The way love is socially constructed has changed over time. In the Victorian era, love was about status, money, class and valued long-lasting commitment within marriages. In late modernity Giddens describes the ‘pure relationship’ where we are able to choose if we wish to be in a relationship and for how long. When looking at Illouz’s argument that society is becoming commitment shy, I believe that that this is a result of the lack of constraints placed upon us to find someone and marry. We are now free to pursue love that is passionate and fulfilling rather than to gain status or wealth, and as such, most do not stay in a relationship that does not meet our emotional needs. This is especially true in regards to women who have previously relied on the men to earn money to support them and their families but are now self-reliant and independent if they wish to be. Modern love has changed drastically from love in the Victorian era where we are more individualised and equal, and have gained the ability of choice. #S344UOW18 #Tut4 #Mon1230

Kelsea Latham said : Guest Report 7 months ago

'Love' has shifted overtime to consist of more than just a contract, a dowry or a compromise. Modern love can be seen to encompass equality, sexuality and compassion for other human beings, and as Giddens explains this transformation of intimacy is 'the pure relationship'. Although, this experience is not applicable to all populations as traditional and conservative views on love still function strongly in many societies. Through being reflexive, we can see Western-modern love has been constructed around our want for flexibility and freedom, as well as empowering women to make their own choices by putting their personal careers forefront of any prospective relationships. Personally, I see value in traditional love constructs in terms of stability and long-term commitment, but the increase of equality between men and women in love/marriage/relationships and the wants of both parties being considered, can be seen as a positive step towards gender-equality and social mobility. #S344UOW18 #Tut4 #Mon1230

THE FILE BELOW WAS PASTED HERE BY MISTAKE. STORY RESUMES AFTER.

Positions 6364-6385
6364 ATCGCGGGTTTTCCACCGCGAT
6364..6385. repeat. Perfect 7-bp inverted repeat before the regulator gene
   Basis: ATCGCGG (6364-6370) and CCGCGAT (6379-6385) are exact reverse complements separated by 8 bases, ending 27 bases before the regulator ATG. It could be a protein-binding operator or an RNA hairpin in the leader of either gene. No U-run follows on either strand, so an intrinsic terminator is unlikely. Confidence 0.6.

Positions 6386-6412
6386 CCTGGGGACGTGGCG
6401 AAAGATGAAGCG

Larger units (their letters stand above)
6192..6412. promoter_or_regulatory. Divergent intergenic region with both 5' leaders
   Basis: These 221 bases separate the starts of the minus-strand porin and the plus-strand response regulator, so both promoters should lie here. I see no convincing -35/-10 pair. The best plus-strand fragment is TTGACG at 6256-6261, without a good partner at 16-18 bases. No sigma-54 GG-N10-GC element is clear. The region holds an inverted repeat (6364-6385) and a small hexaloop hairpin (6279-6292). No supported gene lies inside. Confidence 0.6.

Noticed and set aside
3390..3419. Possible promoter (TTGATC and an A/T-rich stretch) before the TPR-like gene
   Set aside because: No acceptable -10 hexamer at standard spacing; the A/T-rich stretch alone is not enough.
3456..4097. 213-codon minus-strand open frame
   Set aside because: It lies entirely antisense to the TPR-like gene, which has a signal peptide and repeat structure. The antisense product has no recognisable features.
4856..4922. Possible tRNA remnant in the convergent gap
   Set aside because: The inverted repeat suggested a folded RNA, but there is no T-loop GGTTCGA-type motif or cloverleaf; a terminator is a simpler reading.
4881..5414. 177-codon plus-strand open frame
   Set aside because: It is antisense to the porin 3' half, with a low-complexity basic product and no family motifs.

Emily Draper said : Guest Report 7 months ago

I am intrigued by Eva Illouz’s concept of commitment shy men. I agree with Liam that men are socialised to equate masculinity with sexual prowess and ability to have multiple partners. However, I do think that people are still pressured to be in a committed relationship by social factors such as economic security to be able to afford a house and their parents expectations. I also wonder if same gender attracted men also feel like their masculinity is linked to their number of sexual partners. A recent study in the US has found that young gay men are more inclined towards monograms than their elders with marriage becoming the norm (Spears and Lowen, 2016). Love is also changing in late modernity due to new technology. The internet and social media is changing how people communicate and meet others. In 2013 in the US more than one third of marriages began online with these marriages being more likely to last and not end in divorce (Cacioppo et al., 2013). Men may be more commitment shy in late modernity but there are certainly other factors that affect and change this making men more likely to commit.

Liam Thomas said : Guest Report 7 months ago

I think that in regards to Eva Illouz’s notion of commitment shy men that she is onto the right idea and for several reasons. Even today, men are socialised into the notion that their degree of masculinity is implicitly measured by their sexual prowess and number of sexual partners / encounters. The irony being that the diametric opposite is what society tends to value in women. Even though it may only be at a subconscious level, I think men are afraid of commitment due to the perceived damage being restricted in their sexual expression would do to their masculinity. Women also, may increasingly be afraid of commitment due to not wanting to snub the values of the masculine patriarchy and thus “rob” men of their masculinity. We can even see this through the terms people use to describe their spouses: being “tied down”, their “ball and chain”, etc. This kind of socialised “hyperindividualism” and desire for seeking a flawless “Pure relationship” at all costs, despite its practical impossibility, I believe does serve to further propel people away from committed relationships. In this way, love can be said as having changed. That being said, it is also important for us to recognise that the past should not be viewed through rose-tinted glasses. Relationships then were just as dysfunctional as they are now, but for a different host of reasons, I believe. In a way, our changing definitions of love may have simply swapped one set of positives and negatives for another. #S344UOW18 #Tut4 #Mon1230